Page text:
Gregory Northrop, quite dashing and heroic in "Ten Little Indians," showed drastic departure from his earlier role of the season as Lyman Fellars. Full of an unexpressed anger and resentment toward fates who made him fight for his country but then had that country turn his back on him, Fellars retreated not just into the redwood forest, but into himself, as well. He is unable to connect to people outside of himself, and is unprepared for Geri's intrusion on his ghost-like life. Hostile and uncommunicative, Geri manages to touch something inside him, which leads to his eventual resurrection.

(Northrup gets a special thumbs up for keeping his cool on opening night, when a wallet he was supposed to rifle through instead took a wrong detour into the audience, much to the audience's amusement. Still in character, Northrup simply thrust out his hand with a luck that said "give it to me now", which the audience member brave enough to pick it up willingly did, and saved an otherwise awkward moment.)

One of the highlights of the play was Paula Mann's performance as Geri's aunt. The role of the slightly eccentric but compassionate woman suits Mann, and her gifts of comic timing, which have been woefully underplayed in her past DTF performances, shines here. She had such wonderful delivery that not a single joke was missed in her capable hands. Mann may want to consider more comedy in the future.

A sympathetic ear to Geri's plight, the woman at the same time had her own demons to battle, most notably the loss of her company to a hostile takeover. Even so, the character demonstrated a strength to carry on with dignity that proved an inspiration to her niece.

Director Gregg W. Brevoort surely had his hands full bringing together the disparate factions of this worthwhile play, but he did so with seeming ease. He should be commended for provoking a fine performance out of all three actors, and urging the drama on at a crisp pace that made at least this audience member forget there was no intermission.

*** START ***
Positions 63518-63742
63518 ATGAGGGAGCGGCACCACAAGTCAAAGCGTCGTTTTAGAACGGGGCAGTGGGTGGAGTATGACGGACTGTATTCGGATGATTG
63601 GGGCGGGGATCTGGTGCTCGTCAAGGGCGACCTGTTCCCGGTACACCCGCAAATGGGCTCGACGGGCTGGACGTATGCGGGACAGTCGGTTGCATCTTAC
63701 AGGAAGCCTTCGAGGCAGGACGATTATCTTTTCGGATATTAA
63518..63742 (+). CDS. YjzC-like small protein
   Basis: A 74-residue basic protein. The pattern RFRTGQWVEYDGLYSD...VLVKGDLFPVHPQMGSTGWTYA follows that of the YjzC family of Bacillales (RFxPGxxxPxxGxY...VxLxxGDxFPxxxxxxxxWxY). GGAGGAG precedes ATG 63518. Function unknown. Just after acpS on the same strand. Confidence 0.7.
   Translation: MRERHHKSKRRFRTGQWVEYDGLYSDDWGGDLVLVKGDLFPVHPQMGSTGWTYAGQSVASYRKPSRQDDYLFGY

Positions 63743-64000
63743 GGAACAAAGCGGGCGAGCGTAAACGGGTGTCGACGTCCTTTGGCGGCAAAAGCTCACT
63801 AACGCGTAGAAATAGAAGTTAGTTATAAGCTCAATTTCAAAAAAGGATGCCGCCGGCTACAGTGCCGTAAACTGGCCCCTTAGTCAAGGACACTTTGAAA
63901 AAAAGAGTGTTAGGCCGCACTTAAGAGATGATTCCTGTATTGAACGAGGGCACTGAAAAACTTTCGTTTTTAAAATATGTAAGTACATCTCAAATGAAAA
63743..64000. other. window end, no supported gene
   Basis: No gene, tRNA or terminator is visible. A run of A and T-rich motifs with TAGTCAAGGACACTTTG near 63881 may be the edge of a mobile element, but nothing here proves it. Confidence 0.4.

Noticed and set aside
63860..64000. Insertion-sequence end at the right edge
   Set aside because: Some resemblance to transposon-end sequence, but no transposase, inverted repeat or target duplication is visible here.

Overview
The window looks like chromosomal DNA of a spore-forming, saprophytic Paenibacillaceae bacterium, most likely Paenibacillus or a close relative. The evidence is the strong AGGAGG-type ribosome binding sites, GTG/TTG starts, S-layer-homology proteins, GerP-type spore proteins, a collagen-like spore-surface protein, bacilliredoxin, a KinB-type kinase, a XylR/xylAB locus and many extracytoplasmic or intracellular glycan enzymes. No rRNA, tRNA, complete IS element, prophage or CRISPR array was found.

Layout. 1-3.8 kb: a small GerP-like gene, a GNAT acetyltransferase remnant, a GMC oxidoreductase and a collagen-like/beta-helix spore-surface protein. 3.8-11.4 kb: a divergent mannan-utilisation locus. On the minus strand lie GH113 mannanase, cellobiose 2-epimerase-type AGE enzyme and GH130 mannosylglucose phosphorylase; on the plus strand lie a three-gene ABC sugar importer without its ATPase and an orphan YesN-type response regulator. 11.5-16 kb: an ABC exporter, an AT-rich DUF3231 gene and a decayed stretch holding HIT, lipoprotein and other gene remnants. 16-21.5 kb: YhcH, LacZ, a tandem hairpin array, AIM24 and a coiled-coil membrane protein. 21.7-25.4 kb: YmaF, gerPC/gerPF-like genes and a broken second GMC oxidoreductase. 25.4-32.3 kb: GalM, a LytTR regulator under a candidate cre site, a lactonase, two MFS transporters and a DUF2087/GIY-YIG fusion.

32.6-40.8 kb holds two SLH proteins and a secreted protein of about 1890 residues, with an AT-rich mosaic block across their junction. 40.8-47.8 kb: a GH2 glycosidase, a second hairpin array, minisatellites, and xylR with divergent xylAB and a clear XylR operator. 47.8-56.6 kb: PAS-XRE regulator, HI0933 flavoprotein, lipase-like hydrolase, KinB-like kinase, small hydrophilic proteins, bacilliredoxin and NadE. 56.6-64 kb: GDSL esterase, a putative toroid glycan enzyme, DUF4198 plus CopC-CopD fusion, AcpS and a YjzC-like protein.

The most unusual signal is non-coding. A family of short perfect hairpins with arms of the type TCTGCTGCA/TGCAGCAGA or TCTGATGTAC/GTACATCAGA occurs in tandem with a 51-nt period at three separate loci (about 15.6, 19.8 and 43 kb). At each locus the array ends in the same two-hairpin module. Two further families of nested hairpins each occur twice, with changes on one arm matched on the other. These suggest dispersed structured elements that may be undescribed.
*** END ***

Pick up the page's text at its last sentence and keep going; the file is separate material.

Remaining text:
Naturally, I won't spoil the ending, but will note that everything comes together in the end in a way that is remarkably plausible and touching, even with the traces of magical realism. This was a treat of a play, dramatic but funny, entertaining but intelligent, and at the end, very satisfying.

Helping the play to achieve that level of satisfaction was the set, designed by William John Aupperlee and decorated with props by P.J. Tumielewicz. The suggestion of redwood trees by these enormous pillars was effective in and of itself, and when used in connection with the set piece to suggest the aunt's home, worked beautifully as well. The lighting effects were also well done, and helped capture the right moods at the right moments, especially during Geri's "calling" scene in the forest.

My congratulations and thanks both to cast and crew alike for a great performance of "Redwood Curtain," one that served as a terrific close to a terrific season.